How might this summer change our interns’ perceptions about the world they live in? How many of them might shift their own focus to science once they return to school in the fall? What bonds might they form with their supervisors that could lead to a career in applied science? “We are hoping to not only broaden these interns’ experiences with science but also introduce them to our department and let them know that LATTC is here as a resource for them,” said Dr. Diaz. This sentiment mirrors one of the key objectives of the Career Pathway Connections grant, awarded to LA Promise Fund in 2019 as part of an initiative to connect more South Los Angeles students to college and career opportunities with LATTC. “We hope that with this internship, alongside dual enrollment credit for all our TIP interns, this summer will deepen LAPF’s partnership with LATTC and encourage more of students to take advantage of what LATTC has to offer,” said Leslie Aaronson, Director of Career Pathway Connections at LA Promise Fund.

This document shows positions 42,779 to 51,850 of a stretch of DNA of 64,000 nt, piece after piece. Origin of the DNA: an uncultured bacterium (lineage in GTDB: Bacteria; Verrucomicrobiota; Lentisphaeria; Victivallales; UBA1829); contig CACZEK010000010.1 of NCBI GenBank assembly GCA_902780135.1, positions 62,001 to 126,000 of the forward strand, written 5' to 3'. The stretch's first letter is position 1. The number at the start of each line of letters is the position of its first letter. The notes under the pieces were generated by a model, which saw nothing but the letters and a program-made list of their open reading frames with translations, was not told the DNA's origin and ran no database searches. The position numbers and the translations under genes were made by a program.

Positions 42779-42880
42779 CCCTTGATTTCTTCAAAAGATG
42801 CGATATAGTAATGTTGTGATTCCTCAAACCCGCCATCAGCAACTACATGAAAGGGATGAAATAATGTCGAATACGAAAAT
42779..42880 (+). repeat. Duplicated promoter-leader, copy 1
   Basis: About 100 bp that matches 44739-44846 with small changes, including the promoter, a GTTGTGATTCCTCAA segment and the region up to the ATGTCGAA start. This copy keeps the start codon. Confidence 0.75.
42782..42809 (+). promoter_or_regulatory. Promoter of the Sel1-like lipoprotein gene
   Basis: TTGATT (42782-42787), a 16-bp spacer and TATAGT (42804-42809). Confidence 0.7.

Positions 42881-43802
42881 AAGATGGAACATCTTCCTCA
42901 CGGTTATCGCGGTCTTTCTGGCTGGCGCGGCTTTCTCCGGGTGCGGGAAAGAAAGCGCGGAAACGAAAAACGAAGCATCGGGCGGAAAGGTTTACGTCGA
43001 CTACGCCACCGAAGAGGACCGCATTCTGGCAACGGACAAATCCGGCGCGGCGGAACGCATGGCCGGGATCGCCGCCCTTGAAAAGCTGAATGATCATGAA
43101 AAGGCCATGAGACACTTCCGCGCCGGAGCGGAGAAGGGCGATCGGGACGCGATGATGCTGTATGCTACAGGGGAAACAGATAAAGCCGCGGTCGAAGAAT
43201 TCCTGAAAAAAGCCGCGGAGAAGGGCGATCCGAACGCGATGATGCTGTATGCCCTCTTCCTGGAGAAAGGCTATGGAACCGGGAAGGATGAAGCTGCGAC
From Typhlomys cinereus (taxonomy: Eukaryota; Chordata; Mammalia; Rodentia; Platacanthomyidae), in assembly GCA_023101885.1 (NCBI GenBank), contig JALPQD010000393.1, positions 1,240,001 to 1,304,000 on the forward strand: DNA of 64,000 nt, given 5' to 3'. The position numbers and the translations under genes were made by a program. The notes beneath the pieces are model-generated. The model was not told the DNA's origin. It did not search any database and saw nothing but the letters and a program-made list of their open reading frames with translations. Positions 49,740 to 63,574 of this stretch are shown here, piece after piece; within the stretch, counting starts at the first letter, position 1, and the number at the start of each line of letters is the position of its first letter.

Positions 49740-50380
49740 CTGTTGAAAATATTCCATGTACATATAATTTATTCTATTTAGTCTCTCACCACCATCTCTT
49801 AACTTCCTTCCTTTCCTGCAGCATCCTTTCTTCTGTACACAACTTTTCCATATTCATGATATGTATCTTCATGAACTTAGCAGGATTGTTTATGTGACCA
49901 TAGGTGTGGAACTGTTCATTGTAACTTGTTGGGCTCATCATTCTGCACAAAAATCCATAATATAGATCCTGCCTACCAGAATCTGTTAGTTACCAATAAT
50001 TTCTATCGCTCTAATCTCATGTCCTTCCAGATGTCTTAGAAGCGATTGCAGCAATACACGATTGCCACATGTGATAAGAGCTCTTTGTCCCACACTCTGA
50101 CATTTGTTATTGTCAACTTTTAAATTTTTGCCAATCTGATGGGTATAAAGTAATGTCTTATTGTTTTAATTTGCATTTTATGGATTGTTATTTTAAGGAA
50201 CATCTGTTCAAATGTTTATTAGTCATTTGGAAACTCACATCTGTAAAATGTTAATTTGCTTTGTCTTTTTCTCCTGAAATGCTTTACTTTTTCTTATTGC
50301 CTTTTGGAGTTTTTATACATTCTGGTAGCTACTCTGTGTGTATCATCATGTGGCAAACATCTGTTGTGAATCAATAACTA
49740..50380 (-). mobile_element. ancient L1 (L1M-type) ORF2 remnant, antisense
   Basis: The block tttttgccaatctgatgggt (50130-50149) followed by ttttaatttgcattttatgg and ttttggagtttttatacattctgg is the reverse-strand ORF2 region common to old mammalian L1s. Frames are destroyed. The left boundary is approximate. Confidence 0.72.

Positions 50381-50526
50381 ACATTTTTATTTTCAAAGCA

“I’m all about social justice, I’m all about impact, I’m all about creating spaces for communities of color, people who are unrepresented in tech, women, women of color, just really trying to be that person that keeps that door open behind me and creates new pathways for folks.” – Lauryn Nwankpa, TIP Business of You panelist and Head of Social Impact at Dave: Banking For Humans
Last week, we started another summer with The Intern Project. And while this year will be markedly different than those of the past, one thing remains consistent: Our students will be preparing to take on real world challenges in an ever-changing global landscape. In 2020, perhaps the word “challenge” is an understatement. With the introduction of COVID-19, there has been a complete and utter dismantling of the ways in which we have worked, learned, and lived as a society; literally nothing is the same as it was, and it may never be again. Adding to the pandemic is our current public conversation about racial injustice and inequity, issues that have been central to the work of LA Promise Fund since its inception. Those of us on the TIP Team asked: How can we expand this conversation through our work with young people looking to navigate these issues in the professional world? How can we prepare them to be successful in spaces that are not necessarily designed for their inclusion and advancement? And how are we addressing these concerns with our professional partners?